Wednesday, December 02, 2009

Food Ethnography on a Budget: Eastern Woodlands III: Sassamanesh Relish

I have done little cooking since Thanksgiving (and since my car's engine, as I have just found out, is officially "shot"). But back in my kitchen I decided to throw together a quick and tangy cranberry relish that caught my eye in Dale Carson's New Native American Cooking. The cranberry is native to New England, so it is certainly fair game for this project. Carson calls it by the Abenaki term sassamanesh. So I am making Carson's very own Sassamanesh Relish.

For this relish as for many of her recipes, Carson opens up the recipe to a mixture of indigenous and non-indigenous ingredients. Added into the indigenous North American foods in this recipe - cranberries, pecans, honey (which is indigenous to both sides of the Atlantic) - are oranges and apples, two fruits that are native to Asia. The recipe highlights how Native Americans, just like all other Americans, have united native and nonnative foods together.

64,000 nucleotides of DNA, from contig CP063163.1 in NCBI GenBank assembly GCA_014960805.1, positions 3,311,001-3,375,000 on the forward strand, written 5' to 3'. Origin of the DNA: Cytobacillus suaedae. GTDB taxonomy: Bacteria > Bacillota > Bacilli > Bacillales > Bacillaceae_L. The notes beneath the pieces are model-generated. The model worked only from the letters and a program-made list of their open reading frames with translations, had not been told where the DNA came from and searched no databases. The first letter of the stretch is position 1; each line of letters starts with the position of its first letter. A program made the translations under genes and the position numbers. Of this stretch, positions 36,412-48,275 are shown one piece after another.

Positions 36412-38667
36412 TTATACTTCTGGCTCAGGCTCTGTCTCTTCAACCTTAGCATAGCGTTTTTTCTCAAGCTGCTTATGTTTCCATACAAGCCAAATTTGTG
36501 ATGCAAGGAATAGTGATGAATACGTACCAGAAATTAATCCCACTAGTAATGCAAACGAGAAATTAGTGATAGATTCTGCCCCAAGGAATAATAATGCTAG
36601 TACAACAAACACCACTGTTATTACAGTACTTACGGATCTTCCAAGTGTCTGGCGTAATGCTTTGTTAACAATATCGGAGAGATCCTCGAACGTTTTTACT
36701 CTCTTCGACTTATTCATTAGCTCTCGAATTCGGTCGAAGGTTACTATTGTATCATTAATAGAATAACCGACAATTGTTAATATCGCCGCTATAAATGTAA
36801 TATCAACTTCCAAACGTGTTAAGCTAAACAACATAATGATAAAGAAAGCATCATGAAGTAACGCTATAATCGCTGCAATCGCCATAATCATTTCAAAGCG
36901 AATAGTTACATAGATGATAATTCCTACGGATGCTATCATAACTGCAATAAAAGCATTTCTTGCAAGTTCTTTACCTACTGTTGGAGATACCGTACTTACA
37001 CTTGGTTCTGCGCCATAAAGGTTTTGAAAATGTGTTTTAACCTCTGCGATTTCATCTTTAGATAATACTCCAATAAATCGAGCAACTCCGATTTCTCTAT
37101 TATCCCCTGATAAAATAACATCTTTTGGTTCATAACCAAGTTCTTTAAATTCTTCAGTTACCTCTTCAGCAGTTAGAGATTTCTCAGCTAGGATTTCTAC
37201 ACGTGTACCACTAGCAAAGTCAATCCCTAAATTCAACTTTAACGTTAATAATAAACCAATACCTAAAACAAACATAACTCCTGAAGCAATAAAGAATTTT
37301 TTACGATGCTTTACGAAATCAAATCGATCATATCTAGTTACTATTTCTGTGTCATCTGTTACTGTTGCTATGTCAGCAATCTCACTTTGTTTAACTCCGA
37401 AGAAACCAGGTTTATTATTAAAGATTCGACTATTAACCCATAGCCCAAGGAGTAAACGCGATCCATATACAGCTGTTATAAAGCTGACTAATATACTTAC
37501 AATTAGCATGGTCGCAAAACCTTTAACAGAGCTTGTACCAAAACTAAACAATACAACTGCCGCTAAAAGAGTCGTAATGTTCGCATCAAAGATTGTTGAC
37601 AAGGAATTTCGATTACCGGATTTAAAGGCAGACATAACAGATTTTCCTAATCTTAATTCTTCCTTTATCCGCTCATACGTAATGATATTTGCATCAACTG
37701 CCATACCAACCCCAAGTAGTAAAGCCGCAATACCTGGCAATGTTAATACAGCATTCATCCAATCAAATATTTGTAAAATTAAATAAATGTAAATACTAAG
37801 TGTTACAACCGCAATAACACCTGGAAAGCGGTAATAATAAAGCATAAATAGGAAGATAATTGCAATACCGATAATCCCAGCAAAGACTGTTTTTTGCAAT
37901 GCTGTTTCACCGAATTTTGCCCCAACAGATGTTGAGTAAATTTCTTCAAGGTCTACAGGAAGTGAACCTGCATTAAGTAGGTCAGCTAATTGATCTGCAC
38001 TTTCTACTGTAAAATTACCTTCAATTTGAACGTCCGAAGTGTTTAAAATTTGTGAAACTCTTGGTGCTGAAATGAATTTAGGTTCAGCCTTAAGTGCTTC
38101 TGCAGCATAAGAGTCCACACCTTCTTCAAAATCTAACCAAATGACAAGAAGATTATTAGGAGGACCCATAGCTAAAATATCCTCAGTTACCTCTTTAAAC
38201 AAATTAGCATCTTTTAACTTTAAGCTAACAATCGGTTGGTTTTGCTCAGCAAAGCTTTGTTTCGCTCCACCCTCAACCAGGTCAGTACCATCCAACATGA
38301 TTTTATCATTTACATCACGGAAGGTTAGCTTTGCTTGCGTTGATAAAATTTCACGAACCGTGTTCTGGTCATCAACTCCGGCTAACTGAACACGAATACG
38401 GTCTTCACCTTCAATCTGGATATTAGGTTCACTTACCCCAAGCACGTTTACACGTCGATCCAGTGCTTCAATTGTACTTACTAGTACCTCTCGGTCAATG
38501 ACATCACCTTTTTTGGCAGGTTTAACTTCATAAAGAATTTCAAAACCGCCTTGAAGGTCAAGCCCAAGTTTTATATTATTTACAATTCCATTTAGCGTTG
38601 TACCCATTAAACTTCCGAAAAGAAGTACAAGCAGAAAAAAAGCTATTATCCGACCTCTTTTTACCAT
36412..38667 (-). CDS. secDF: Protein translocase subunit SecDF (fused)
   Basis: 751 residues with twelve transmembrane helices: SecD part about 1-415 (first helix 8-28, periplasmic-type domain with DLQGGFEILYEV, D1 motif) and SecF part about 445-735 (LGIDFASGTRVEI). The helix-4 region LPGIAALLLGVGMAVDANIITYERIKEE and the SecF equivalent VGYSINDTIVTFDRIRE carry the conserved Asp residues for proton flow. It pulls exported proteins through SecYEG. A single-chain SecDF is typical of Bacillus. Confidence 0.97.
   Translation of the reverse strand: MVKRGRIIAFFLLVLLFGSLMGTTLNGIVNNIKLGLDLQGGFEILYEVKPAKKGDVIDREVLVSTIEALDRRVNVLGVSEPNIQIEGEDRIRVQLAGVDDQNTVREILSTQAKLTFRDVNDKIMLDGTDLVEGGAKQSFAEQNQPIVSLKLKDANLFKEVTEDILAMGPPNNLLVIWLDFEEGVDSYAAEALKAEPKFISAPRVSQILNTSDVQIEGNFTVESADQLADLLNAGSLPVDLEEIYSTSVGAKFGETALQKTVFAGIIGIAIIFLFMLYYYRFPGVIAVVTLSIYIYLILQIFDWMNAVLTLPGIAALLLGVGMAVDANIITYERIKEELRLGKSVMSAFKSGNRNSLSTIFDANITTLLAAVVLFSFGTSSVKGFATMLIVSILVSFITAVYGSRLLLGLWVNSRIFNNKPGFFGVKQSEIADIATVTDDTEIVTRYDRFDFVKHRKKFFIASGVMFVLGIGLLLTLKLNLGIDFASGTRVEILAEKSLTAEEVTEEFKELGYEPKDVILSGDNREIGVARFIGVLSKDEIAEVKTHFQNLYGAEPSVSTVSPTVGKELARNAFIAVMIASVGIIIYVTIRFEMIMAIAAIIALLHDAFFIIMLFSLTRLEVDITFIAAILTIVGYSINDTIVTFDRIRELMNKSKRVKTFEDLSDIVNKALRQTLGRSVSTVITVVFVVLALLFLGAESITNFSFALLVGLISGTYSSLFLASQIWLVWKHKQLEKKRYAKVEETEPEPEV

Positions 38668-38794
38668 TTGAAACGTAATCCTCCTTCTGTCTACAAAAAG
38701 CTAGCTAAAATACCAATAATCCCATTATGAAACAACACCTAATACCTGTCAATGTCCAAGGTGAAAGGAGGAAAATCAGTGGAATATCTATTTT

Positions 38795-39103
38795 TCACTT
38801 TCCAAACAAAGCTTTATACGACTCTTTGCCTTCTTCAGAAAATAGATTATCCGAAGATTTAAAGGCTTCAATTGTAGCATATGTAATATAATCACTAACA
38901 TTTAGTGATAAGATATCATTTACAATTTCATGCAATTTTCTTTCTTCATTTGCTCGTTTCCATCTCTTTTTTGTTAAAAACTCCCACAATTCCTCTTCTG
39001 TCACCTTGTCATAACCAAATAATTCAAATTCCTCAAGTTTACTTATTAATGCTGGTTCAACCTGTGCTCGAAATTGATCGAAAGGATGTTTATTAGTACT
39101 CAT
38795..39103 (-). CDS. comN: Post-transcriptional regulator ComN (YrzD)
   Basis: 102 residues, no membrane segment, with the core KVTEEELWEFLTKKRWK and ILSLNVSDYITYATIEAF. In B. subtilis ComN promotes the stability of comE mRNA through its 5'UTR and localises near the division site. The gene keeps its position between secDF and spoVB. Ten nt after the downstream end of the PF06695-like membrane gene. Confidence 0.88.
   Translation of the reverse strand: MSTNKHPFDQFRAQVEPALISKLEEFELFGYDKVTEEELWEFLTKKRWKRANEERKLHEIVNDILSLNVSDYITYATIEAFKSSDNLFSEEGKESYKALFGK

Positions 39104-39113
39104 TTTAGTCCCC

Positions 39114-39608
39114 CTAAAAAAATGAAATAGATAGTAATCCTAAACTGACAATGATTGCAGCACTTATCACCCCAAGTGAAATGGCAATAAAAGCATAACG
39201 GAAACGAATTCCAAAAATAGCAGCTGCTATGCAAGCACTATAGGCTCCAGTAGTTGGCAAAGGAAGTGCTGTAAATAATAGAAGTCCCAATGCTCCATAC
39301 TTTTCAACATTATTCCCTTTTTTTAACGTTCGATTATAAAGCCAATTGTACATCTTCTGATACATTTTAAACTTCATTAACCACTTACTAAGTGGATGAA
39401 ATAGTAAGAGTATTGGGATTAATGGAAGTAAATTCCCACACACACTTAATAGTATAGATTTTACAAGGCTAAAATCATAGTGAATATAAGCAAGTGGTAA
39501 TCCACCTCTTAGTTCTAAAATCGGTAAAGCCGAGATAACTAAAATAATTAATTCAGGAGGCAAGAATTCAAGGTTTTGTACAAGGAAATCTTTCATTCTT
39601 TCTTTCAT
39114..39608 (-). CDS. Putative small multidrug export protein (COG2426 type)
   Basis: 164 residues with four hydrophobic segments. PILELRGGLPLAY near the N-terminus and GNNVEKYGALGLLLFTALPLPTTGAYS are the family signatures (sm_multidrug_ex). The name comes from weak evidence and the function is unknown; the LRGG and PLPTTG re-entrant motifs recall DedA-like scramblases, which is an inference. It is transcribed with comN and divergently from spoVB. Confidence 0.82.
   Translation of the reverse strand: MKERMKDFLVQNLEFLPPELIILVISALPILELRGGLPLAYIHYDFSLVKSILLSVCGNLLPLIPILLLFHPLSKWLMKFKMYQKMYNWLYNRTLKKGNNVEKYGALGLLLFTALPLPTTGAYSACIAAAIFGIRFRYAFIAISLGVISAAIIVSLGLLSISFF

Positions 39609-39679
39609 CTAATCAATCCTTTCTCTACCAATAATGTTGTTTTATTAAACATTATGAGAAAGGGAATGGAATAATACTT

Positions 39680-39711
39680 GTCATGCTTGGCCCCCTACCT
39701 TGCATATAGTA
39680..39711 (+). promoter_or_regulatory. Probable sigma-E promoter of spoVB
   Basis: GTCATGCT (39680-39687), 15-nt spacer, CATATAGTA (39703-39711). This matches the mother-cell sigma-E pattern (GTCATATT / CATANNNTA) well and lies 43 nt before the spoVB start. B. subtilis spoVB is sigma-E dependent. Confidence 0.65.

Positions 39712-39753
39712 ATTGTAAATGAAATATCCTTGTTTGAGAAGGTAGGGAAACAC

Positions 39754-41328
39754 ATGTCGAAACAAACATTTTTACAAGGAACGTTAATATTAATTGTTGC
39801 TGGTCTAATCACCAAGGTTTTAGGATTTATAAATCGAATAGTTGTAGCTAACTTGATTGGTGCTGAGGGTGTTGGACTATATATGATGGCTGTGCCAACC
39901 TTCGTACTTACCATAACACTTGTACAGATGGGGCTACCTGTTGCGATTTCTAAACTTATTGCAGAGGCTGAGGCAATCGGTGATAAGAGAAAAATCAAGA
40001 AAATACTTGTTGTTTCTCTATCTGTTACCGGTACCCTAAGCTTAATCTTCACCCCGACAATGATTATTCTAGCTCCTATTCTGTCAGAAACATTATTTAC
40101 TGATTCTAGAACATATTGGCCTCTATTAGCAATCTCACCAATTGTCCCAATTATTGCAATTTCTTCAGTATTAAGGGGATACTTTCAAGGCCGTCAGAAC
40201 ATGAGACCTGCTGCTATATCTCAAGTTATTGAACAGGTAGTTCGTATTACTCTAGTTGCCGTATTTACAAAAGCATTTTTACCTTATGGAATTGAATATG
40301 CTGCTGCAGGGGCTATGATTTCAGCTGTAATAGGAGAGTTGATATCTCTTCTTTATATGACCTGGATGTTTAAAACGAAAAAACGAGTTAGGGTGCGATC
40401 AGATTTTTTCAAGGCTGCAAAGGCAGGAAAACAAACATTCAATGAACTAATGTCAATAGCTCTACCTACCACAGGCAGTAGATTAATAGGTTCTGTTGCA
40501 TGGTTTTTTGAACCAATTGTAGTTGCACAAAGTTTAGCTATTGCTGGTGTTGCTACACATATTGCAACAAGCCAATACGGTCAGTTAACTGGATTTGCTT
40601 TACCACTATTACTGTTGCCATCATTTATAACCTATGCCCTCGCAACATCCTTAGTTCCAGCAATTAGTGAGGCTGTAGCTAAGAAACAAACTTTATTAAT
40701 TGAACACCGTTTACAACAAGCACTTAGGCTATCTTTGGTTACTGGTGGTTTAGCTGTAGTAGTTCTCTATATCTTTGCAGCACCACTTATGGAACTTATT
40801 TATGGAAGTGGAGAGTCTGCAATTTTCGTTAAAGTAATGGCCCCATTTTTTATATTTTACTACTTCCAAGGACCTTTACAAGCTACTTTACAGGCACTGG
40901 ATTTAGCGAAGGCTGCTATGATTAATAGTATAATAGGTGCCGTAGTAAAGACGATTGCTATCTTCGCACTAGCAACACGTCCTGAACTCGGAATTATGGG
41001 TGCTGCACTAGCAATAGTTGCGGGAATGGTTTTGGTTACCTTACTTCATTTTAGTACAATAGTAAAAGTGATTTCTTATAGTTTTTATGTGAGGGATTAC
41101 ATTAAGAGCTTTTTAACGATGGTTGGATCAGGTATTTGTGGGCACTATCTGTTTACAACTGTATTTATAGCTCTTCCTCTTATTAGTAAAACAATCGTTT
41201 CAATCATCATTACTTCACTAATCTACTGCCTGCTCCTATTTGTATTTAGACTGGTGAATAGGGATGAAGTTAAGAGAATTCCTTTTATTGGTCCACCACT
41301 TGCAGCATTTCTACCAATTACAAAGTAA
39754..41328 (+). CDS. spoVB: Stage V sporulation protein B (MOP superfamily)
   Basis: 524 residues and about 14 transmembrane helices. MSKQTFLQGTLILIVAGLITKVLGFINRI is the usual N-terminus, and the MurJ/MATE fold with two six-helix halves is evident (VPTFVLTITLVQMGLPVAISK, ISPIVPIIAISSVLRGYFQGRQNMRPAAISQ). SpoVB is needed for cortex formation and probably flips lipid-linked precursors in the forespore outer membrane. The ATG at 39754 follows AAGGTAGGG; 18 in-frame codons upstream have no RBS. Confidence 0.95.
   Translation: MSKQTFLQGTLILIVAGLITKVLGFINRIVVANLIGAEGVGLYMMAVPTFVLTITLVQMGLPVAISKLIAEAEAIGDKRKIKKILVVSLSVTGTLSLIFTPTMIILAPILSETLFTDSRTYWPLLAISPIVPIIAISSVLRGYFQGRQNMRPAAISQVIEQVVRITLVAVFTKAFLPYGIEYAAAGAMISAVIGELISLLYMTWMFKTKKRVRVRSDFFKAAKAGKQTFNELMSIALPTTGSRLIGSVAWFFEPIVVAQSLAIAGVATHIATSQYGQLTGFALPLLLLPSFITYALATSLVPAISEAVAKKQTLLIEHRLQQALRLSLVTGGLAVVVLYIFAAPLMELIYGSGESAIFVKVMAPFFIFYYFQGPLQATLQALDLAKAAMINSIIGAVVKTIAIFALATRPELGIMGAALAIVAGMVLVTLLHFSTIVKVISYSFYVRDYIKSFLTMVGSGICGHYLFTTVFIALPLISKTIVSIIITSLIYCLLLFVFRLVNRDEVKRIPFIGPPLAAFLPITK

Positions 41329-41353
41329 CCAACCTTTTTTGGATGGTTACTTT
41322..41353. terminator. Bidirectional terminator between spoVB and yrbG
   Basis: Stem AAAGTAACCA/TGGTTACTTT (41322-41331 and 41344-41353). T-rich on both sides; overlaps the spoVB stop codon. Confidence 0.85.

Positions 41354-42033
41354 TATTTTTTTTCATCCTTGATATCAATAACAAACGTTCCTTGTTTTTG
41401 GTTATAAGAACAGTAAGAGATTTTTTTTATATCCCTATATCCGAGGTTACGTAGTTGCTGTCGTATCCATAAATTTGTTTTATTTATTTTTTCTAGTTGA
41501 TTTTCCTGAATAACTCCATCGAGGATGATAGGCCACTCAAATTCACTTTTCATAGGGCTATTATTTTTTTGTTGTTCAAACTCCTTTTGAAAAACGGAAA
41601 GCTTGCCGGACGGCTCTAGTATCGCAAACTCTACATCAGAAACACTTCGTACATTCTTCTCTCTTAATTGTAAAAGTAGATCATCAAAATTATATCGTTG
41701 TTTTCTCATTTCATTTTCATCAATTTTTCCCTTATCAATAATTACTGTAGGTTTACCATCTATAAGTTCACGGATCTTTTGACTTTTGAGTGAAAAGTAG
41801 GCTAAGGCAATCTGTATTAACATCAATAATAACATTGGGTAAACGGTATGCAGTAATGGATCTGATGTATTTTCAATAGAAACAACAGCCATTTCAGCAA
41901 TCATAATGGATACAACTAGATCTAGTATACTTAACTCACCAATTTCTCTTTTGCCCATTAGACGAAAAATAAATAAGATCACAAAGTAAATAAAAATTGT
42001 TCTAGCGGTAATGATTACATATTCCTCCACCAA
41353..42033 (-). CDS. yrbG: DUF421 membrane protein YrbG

Sassamanesh Relish: the ingredients, and then some

The recipe is very simple: just take an apple (cored, unpeeled, cut up), an orange (divested of seeds, also unpeeled, and also cut up) and two cups of fresh cranberries (rinsed), and throw them in a food processer. Process the whole thing and then add 1/2 cup of chopped pecans and 1/2 cup of honey (I didn't have enough honey so I used half honey and half maple syrup). Mix it all up. That's it. It'll last up to two weeks in the refrigerator.

I took a quick bite and it's equal parts sweet and sour. As it sits, the flavors should mingle. It'll be a nice change from the dressing and sweet potatoes I'm eating with my leftover Thanksgiving turkey.

About to relish the finished relish

Coming up: one last foray into the foods of the Eastern Woodlands, this time looking at one of the most popular foods on the powwow circuit not just here but all over the United States: frybread.